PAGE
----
In a historic development for gender equality, the US military is to open up combat roles to women starting January 2016.
Addressing the media from the Pentagon yesterday, US secretary of Defence Ash Carter said, "There will be no exceptions. This means that, as long as they qualify and meet the standards, women will now be able to contribute to our mission in ways they could not before."
The decision comes three years after the Pentagon gave the US military a January 2016 deadline to comply with the order, saying the restrictions were out of place in a world where women had taken part in decade long wars in Iraq and Afghanistan, with nearly 300,000 deployed in conflict zones.
The issue had been the subject of a bitter debate within the Pentagon, with the chiefs of Army, Navy, Air Force and Special Operations in favour. However, the elite Marine Corps argued units with women had a poorer performance. The Marine Corps also made a controversial statement that men only units could carry more weight, move through tactical manoeuvres faster and suffer lesser injuries.
The defence secretary, however, overruled their claims, saying, "While the Marine Corps asked for a partial exception in some areas such as infantry, machine gunner, fire support reconnaissance and others, we are a joint force, and I have decided to make a decision which applies to the entire force."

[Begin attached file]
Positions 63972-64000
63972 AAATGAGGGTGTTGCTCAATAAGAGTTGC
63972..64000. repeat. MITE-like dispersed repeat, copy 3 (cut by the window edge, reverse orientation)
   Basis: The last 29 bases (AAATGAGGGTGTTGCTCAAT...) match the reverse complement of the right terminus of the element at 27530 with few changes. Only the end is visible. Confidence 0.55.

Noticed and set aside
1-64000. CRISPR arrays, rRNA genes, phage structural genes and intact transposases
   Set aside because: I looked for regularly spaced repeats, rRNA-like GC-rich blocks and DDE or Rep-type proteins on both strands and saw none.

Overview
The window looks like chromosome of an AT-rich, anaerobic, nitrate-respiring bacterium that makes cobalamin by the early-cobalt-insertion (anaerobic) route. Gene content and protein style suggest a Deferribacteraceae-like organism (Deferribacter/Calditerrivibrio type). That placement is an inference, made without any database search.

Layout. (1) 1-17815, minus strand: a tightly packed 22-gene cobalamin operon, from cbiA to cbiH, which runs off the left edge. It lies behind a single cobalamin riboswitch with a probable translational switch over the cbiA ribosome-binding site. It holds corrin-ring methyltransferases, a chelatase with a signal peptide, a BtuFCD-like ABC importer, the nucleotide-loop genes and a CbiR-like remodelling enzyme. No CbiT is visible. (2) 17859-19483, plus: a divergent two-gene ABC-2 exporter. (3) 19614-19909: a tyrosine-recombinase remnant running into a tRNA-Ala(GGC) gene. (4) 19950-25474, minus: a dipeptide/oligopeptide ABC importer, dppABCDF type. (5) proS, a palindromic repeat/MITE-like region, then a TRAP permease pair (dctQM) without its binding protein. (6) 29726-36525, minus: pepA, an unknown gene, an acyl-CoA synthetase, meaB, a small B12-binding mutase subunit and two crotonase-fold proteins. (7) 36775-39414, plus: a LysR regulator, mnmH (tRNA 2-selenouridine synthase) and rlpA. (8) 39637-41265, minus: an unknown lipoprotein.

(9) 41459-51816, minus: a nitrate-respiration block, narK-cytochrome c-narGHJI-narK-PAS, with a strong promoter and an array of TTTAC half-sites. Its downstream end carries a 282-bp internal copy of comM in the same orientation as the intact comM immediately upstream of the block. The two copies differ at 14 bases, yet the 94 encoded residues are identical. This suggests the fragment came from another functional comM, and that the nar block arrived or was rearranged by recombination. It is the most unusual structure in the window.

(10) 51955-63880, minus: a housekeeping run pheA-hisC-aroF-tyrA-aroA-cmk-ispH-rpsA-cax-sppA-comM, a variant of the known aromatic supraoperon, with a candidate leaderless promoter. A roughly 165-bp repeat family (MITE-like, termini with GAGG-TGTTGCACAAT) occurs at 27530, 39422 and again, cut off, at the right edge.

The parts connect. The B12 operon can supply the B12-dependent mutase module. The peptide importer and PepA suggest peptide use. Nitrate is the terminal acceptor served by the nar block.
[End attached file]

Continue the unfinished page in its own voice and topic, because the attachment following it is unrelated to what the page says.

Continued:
However, according to commentators, it was uncertain how many would actually want to compete for some of the more grueling Army and Marine Corps infantry posts or for spots on the high-risk special operations teams.
Carter, however, said acknowledging some concerns: ''Implementation won't happen overnight. And while at the end of the day this will make us a better and stronger force, there still will be problems to fix and challenges to overcome. We shouldn't diminish that.''
According to Carter, the military could no longer afford to exclude half the population from high-risk military posts. He added that any woman who met the standards should be able to serve, and he gave the armed services 30 days to submit plans to make the change.